A popular story in Pakistan tells of the Muslim priest who delivered an hour-long lecture during Friday services to convince worshippers it would be sinful for Pakistan to sign the Comprehensive Test Ban Treaty. Asked just which aspects of the treaty were sinful, the clergyman replied that he didn’t care for the details—but he was certain it was sinful.
It is that way with India and Bush’s Nuclear Missile Defense (NMD). Indians seem convinced that opposing it would anger Shiva, the Hindu God of war. Never mind the details.
It is ironic that a proposed new weapons system has been able to deliver what a Democratic U.S. administration could not—friendly overtures between Washington and India.
The Clinton administration wanted India as a hi-tech partner, but ran into conflicts with Prime Minister Vajpayee over India’s nuclear tests and its refusal to sign the Anti Ballistic Missile (ABM) treaty. Now, with a government that wants to build another version of the Star Wars system, Washington and India are at long last on the same wavelength.
The Indian press is going gaga over Bush, because it is run by an elite—Oxford and Cambridge graduates—who have not outgrown the colonial mentality, fawning to white men, the inventors of Mickey Mouse, McDonald’s, microchips, and missiles.
So India will take American friendship at any cost, even if it means being used as a pawn in Washington’s game of International Shatranj (chess, which was invented in India).
But many Indian Americans realize that this new relationship is hardly destined to bring lasting peace or prosperity for their native country. They see the Bush administration using India in its dangerous game of expanding America’s weapons capability one way or another.
The administration is friendly to India at this juncture because it sees it as expedient. It wants to exploit India to flare up old conflicts with neighboring Pakistan and China so the U.S. can justify its new era of arms expansion.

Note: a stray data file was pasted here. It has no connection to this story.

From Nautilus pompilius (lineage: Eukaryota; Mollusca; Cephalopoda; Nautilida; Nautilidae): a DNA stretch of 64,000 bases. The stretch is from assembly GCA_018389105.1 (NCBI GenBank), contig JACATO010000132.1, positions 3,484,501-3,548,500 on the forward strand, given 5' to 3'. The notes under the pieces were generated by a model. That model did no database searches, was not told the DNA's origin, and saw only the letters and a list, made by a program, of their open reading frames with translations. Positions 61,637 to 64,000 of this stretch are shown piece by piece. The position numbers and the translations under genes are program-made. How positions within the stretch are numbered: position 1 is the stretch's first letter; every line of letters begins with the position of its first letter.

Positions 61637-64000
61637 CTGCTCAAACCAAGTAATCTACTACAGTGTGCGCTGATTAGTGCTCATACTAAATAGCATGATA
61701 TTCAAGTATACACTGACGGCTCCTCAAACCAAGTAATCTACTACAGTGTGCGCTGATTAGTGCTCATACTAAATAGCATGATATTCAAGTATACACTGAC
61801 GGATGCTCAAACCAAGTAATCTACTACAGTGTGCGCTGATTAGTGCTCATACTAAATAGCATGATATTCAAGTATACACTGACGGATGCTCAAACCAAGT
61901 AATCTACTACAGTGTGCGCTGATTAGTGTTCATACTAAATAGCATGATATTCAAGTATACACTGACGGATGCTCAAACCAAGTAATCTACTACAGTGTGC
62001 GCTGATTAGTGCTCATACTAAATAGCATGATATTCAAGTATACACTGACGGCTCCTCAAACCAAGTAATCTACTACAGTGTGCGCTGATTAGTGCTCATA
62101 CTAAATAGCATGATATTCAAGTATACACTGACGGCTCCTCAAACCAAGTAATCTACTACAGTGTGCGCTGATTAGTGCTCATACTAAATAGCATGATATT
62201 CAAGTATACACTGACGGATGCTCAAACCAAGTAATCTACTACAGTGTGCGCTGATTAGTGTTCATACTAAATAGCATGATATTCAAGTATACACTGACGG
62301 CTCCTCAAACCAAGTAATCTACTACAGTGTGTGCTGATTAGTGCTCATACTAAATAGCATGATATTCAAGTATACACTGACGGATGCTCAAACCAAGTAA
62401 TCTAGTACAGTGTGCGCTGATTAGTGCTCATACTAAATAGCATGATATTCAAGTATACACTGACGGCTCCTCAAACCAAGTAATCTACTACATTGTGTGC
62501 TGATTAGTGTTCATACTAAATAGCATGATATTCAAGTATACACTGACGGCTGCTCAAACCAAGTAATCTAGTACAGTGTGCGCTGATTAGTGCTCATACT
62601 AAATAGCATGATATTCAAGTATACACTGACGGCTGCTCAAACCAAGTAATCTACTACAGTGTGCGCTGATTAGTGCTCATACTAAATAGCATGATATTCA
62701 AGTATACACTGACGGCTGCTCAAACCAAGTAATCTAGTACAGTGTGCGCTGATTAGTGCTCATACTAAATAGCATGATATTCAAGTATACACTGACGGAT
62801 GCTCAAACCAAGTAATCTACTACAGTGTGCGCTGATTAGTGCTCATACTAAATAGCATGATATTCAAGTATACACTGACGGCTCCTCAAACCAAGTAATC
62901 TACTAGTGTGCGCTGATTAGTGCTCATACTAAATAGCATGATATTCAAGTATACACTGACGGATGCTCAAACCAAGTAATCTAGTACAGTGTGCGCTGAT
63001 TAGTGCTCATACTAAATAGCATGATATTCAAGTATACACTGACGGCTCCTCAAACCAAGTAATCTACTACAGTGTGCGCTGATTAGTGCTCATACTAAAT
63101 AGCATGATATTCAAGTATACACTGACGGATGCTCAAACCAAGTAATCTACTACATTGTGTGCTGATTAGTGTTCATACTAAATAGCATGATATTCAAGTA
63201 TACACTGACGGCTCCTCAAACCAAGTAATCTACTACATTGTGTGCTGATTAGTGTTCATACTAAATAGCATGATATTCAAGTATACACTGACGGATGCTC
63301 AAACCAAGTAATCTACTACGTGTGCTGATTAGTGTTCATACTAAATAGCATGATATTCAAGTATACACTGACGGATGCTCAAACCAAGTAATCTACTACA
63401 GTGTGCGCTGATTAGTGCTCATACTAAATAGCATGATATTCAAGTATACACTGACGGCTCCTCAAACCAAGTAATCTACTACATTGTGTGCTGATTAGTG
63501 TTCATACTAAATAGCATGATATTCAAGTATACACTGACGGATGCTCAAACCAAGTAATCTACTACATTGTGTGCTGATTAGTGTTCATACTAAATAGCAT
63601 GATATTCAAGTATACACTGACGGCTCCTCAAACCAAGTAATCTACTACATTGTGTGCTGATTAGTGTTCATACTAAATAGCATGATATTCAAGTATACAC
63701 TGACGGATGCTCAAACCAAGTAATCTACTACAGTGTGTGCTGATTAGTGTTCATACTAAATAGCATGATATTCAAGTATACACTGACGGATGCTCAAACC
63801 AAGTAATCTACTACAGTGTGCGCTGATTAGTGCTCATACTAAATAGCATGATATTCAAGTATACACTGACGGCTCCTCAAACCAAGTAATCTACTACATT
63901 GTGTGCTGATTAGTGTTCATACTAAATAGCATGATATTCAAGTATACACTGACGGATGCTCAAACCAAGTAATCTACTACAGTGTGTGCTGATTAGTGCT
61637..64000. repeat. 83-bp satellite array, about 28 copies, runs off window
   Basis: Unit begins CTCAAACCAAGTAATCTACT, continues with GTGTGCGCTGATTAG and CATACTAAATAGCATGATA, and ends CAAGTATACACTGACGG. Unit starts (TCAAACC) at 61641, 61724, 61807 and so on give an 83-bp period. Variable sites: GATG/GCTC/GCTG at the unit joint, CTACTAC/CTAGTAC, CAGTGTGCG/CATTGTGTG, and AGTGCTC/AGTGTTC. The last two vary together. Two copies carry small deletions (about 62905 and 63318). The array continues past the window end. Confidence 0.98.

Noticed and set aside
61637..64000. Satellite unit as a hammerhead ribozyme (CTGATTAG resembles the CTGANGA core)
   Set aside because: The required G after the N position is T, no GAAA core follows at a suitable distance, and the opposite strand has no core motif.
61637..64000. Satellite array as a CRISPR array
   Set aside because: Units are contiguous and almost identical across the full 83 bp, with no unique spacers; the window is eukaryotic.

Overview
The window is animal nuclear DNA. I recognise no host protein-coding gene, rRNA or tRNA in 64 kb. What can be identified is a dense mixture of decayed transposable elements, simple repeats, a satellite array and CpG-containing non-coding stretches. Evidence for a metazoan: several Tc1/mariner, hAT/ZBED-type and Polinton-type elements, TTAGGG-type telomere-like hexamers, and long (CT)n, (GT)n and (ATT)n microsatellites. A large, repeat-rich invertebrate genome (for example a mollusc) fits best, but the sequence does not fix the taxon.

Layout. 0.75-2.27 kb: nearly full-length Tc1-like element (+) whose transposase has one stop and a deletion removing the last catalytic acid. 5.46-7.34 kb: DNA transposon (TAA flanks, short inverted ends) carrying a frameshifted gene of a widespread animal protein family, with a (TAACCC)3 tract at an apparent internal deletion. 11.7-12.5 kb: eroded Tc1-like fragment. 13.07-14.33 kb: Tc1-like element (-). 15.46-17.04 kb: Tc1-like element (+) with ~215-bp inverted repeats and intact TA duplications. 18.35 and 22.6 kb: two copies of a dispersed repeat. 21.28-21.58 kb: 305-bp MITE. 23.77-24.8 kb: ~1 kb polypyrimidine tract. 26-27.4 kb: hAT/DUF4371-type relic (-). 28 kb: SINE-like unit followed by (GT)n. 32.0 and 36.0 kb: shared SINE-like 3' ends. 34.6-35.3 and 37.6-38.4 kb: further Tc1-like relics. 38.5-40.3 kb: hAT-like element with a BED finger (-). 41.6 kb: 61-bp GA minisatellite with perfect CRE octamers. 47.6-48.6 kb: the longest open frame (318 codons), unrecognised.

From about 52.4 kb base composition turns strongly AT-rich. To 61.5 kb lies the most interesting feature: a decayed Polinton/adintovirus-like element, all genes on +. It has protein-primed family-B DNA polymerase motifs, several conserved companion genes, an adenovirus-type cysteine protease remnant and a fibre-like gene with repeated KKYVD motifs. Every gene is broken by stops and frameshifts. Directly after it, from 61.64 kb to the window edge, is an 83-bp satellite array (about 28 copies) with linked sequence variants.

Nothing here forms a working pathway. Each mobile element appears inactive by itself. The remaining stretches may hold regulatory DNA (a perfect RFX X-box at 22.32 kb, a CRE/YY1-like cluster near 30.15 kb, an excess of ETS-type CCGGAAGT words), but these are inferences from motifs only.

For the U.S., whether or not it happens to be on the side of India is quite incidental. But in this particular situation—with several members of NATO skeptical of NMD, and Russia and China on the sidelines—the U.S. would like to bolster support for its new military hardware by labeling Pakistan a “rogue state,” and India a democratic ally of the U.S.
One can’t but wonder if Colin Powell and Condoleezza Rice would have called India a rogue state, if they could have. The catch is that India is the second largest country in the world and its largest democracy, and the NMD is based on the notion that smaller, rogue states will attack the U.S., however ridiculous that idea might seem.
Hence, Pakistan, a former ally of America, is about to be named a rogue state. Its harboring of some terrorists in recent years has made such labeling all too easy.
Indian Americans know that although the Bush administration is using India as an ally, in the long run Missile Defense will further increase animosity between their native country and Pakistan, and perhaps keep the war in Kashmir brewing for many more decades to come.
There is some irony in the contrast between Clinton’s view of India as a high-tech superpower whose brains the U.S. could not live without and Bush’s desire to use India’s brawn.
Sadly, the lingering energy crisis and faltering tech stocks mean the Bush government needs NMD, just as the Reagan administration needed supply side economics, simply as a belief system to keep the faith of its citizenry.
So Indians have joined the ranks of the believers. And although Indian Americans at large are aware of the unreality of Star Wars, powerful business interests within the community are likely to support it, just to keep the visas and the capital flowing to India, and the workers and the software from India flowing back to America.
The only thing left for the Indian populace is to start praying to Lord Shiva to ensure that the Bush Missile Defense actually delivers something fruitful for India.
Sarita Sarvate writes commentaries for Pacific News Service and KQED.